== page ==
EDUP106 Phase 3 A4

Task A4

Continuing to explore professional learning and identity through the use of metaphors,


Sachs, J. (2011) Skilling or Emancipating? Metaphors for Continuing Professional Development. In: Mockler, N. and Sachs, J. eds. Rethinking Educational Practice Through Reflexive Inquiry: Essays in honour of Susan Groundwater-Smith. Springerlink online series. Skilling or Emancipating

p155:  CPD for these teachers is about recasting themselves as active learners, and, accordingly, it is transformative in its intent and outcomes. Its remit is not just about a teacher’s classroom practice but rather about social change, where education is a driving force.

p155:  A litmus test for CPD for many teachers could include the following questions: Is it useful? Does it my improve practice? Does it improve student learning? Does it extend me intellectually, personally or professionally? Does it question orthodoxies, generate new knowledge or transform practice?

p156: Grundy and Robison (2004) identify three interconnected purposes of CPD: extension, growth and renewal. Extension is through introducing new knowledge or skills to a teacher’s repertoire, growth is by the development of greater levels of expertise and renewal is achieved through transformation and change of knowledge and practice

Retooling (p157)

  • CPD as retooling is very much based in a practical view of teaching, in which relevance and immediate application within classrooms is a prime objective…
  • However, with its focus on improving instruction it does not allow any consideration of the social and cultural factors which influence the design and delivery of teaching and learning… governments and education bureaucrats prefer this is type of CPD seeing it as an end in itself…
  • CPD as retooling can best be described as old style professional development; it is something that is done to teachers, or as Mockler (2001) calls it ‘spray on’ PD.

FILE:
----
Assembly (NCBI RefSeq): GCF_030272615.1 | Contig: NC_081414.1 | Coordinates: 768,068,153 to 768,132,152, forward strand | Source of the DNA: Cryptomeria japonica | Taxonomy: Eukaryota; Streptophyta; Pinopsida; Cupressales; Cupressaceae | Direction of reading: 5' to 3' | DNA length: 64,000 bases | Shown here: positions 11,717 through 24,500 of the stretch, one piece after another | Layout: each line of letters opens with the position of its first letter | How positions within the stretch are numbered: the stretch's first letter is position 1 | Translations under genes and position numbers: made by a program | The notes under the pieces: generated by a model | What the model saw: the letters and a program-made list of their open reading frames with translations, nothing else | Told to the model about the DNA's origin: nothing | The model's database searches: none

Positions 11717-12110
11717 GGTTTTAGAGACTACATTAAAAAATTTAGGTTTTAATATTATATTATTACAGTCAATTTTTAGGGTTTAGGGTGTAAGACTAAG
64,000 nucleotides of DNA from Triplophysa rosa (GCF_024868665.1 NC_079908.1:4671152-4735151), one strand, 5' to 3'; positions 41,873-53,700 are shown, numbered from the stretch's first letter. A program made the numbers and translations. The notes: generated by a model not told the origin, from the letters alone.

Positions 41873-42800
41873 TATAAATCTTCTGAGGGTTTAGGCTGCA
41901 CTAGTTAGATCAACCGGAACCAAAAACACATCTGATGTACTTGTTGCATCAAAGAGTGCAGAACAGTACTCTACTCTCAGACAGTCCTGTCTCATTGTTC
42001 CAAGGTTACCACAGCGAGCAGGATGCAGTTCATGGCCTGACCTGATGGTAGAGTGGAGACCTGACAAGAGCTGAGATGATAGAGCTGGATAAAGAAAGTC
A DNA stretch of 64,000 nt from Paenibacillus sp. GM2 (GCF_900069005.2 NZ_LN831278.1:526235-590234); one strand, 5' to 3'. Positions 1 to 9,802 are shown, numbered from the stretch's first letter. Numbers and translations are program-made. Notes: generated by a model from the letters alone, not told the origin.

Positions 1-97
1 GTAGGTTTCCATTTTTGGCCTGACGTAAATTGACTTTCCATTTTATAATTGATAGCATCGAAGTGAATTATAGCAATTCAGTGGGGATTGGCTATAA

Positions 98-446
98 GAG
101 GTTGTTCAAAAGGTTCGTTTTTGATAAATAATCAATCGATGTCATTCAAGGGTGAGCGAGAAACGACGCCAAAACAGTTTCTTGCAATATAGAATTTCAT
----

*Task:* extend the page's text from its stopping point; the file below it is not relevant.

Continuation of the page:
Remodelling (p158)

  • Remodelling does not challenge orthodoxies or beliefs, rather it reinforces a practical approach to teaching, where teaching is sometimes seen as a performance and the role of the teacher is to engage/entertain students…
  • more concerned with modifying existing practices to ensure that teachers are compliant with government change agendas
  • It is very much focussed on the enhancement of teachers’ content and pedagogical knowledge.
  • One of the shortfalls of these programmes is that they may well remodel teachers’ behaviours but not necessarily change their attitudes and beliefs about teaching.
  • this model of CPD reinforces the idea of the teacher as the uncritical consumer of knowledge, and operating at the level of improving specific skills as these relate to immediate classroom practice.

Revitalizing (p158-160)

  • very much about teacher renewal, with the shift away from development to learning.
  • revitalizing connects teachers with other teachers and with the needs of students.
  • It demands that teachers are able to engage in reflection-in-action and reflection-on-action (Schön 1987).
  • its focus is still on the individual teacher but makes teachers “feel inspired, idealistic—a reminder of what teaching’s all about”.
  • The coaching/mentoring model emphasises the importance of the one-to-one relationship between two teachers, which is designed to support CPD. It involves an equitable relationship which allows the two teachers involved to discuss possibilities, beliefs and hopes (Kennedy 2005).
  • Another form of CPD as revitalizing is to be found through professional development networks.
  • Daley (2000, pp. 40–41) lists a variety of tools which can foster a transformative view of learning including: concept maps, reflective journals, Venn diagrams, analysis of practice exemplars, action learning and creating professional learning communities.